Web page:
Corcomroe Abbey, where John O'Donohue celebrated Easter morn many times. I visited in June 2013

Corcomroe Abbey, where John O’Donohue celebrated Easter morn many times. I visited in June 2013

National Apology

Dear Hildegard,

It’s been quite a week for leaders on the political landscape – stepping up to the mark, not stepping up to the mark, resignations, sackings and apologising. In the midst of all the upheaval in Canberra, the hearts of mothers who forcibly had their children removed and given up for adoption had a moment in their long quest for recognition acknowledged and witnessed by the nation. I am such a believer in this idea of witness. Witness is solidarity’s sister. It is not vicarious. We could all see, first hand, the effect of forced adoption anguish and the residue of tears of lifetime etched in the crevices of faces, and in doing so we were not the same again.

Loss and grief is a journey that sometimes seems to have no final destination. To carry this around for a life time must be exhausting and relentless and I hope for many of these women and now adult children, they can at least take a rest from that journey for a while. I keep hearing Chuck Girard’s song Lay Your Burden Down in relation to these experiences and trusting that all involved can lay their burden down and rest a while. Where laying down isn’t an act of surrender but an act of rest of handing it over to another authority or sharing the burden so you don’t have to carry it all on your own.

I can find laying burdens down an enormous challenge – wanting to chew over and revisit decisions or relive experiences – instead of shaking off the dust from my sandals and moving on. What is it that enables us to be free and liberated some times and at not others? Is it guilt, ego, pain, the lack of a witness? When you meet witness you discover the power of observation and deep reflection, you notice the details and the nuances, you hear all the modulations of the tones, you see the spectrum of colours. You have taken the time to be still to stare and to soak in and soak up and come to know (word witness root meaning is wit – to know and when you trace that back it is linked to vis – to vision and to see). The sea of witnesses to the apology about forced adoptions gave me a glimpse of a vision of a world where saying sorry brought healing, hearing those words brings reconciliation and forgiveness and being witness to the events of a world where it is possible for institutional power to hear the truth of the words spoken allowing the veil of shame to fall away. As the Quakers would say “speak your truth to power” I wonder if when I can’t lay my burden down it is because I have not spoken my truth?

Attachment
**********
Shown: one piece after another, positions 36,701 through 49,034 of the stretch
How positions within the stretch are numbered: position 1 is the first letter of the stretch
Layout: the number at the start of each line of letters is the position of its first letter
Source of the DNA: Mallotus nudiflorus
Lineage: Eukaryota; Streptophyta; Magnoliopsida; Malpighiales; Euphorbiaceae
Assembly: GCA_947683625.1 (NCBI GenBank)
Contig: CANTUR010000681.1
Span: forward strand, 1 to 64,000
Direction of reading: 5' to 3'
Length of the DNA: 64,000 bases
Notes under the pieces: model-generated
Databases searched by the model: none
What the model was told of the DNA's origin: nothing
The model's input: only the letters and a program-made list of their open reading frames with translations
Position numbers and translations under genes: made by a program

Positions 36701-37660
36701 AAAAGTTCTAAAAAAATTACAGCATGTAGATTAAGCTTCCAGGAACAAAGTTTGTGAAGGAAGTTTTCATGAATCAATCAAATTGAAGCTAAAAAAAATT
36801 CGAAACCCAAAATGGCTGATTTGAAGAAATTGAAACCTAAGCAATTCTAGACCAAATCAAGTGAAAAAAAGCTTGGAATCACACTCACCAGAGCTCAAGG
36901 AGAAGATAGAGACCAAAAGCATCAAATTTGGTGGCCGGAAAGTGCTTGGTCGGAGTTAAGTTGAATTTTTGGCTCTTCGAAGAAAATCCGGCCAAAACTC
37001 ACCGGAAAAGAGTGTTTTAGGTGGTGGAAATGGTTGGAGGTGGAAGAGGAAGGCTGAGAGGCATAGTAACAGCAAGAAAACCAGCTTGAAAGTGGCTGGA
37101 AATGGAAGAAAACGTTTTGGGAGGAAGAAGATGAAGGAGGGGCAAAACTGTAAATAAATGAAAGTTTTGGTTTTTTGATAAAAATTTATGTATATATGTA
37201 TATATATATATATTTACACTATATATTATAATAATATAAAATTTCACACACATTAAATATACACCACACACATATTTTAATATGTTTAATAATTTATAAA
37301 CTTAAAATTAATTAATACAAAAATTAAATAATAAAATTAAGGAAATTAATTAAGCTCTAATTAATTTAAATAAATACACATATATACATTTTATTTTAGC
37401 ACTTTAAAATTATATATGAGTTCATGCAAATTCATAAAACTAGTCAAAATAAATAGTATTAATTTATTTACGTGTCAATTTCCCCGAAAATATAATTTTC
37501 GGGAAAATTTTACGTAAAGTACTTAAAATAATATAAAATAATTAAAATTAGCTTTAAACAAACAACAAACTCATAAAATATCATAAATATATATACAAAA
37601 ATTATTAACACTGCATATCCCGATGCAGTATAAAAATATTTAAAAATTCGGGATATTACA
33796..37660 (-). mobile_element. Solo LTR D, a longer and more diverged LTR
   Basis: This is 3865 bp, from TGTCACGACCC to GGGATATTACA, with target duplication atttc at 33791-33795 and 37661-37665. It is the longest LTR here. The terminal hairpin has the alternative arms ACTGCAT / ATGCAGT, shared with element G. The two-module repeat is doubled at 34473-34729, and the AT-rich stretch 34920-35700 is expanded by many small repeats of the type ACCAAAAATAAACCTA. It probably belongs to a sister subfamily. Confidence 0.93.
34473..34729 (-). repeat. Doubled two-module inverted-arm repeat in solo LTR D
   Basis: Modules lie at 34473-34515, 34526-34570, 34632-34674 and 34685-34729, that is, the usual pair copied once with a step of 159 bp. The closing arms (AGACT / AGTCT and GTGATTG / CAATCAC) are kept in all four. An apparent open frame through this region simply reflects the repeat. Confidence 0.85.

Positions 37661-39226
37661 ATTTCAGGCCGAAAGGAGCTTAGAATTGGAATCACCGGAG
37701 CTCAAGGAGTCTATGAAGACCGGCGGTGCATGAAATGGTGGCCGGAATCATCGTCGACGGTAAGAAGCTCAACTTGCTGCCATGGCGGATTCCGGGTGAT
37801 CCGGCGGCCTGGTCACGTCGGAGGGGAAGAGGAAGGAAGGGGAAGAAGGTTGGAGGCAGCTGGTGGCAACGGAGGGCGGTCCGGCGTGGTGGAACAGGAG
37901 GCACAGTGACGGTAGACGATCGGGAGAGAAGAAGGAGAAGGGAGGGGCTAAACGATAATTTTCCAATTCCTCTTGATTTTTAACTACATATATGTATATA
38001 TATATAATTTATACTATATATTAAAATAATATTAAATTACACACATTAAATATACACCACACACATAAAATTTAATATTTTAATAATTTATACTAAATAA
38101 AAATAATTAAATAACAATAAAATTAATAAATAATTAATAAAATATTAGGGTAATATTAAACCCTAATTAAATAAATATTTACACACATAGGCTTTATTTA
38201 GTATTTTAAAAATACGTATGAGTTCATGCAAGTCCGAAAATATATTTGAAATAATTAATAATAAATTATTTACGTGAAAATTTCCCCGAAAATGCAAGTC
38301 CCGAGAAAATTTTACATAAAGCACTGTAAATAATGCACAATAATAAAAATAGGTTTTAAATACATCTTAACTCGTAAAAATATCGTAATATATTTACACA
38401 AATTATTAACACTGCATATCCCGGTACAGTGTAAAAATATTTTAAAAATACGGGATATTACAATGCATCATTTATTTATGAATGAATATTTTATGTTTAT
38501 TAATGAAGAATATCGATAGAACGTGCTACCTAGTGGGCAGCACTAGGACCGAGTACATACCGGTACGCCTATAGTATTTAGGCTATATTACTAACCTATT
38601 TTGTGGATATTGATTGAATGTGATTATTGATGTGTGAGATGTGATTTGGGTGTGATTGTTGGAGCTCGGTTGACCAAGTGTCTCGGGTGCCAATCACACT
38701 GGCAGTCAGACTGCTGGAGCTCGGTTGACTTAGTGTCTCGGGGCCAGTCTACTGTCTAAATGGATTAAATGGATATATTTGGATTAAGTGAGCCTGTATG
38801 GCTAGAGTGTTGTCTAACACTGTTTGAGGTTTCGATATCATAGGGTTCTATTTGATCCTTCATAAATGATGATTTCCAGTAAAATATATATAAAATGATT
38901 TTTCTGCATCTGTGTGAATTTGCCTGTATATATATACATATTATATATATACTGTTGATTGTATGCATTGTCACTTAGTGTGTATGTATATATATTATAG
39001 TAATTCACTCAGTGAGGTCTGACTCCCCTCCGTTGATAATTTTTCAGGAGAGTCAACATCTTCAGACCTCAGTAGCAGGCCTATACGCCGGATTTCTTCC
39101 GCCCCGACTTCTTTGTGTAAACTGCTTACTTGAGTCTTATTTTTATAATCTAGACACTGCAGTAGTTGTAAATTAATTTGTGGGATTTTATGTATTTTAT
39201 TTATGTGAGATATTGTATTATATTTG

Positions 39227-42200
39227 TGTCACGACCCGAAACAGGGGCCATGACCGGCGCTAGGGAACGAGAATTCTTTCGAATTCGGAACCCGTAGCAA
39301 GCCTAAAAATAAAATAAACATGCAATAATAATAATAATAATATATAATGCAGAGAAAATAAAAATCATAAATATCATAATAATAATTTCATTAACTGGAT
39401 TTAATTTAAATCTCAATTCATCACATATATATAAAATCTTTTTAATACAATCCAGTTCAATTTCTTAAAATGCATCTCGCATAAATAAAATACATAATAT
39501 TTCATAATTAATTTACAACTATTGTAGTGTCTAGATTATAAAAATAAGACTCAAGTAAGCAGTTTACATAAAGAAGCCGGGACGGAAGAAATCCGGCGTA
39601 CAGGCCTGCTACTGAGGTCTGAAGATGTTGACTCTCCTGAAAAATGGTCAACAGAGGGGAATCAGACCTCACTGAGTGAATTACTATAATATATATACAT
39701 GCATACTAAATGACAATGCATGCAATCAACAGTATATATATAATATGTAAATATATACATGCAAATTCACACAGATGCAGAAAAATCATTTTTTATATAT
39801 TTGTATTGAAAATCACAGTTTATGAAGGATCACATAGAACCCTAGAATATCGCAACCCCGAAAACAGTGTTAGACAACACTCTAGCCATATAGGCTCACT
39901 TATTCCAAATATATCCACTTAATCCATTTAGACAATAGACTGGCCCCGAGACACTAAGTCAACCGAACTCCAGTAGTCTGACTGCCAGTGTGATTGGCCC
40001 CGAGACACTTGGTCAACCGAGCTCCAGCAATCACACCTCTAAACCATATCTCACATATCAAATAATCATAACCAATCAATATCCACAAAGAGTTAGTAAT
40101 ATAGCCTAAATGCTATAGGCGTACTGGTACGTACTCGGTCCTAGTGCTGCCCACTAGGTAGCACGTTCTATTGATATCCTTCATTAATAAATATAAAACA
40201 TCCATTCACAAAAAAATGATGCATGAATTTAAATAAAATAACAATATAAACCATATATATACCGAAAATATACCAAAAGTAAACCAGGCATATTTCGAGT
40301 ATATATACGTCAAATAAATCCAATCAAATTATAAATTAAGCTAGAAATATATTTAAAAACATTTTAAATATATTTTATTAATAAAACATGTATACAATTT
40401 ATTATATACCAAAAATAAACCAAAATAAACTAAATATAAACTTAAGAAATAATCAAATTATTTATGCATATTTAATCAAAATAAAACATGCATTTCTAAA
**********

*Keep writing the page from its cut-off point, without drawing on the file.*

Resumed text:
I hear your voice Hidlegard in your song of light as it is only in the light that the witness can see and in doing so brings more light to the task of witnessing.

A National apology is something I am proud my country can do. As a citizen I give thanks for the work done on my behalf by the Senate to bring this apology to birth and a lighter journey for those who might be able to rest now and lay their burdens down. As a woman, a mother and a daughter I give witness to this event and all the other women, mothers and daughters whose lives are defined by the experience of forced adoption. As a spiritual sojourner, I step into the light so I might see more clearly and know more deeply what it is to forgive, be forgiven and to speak my truth to power.

sorry_oils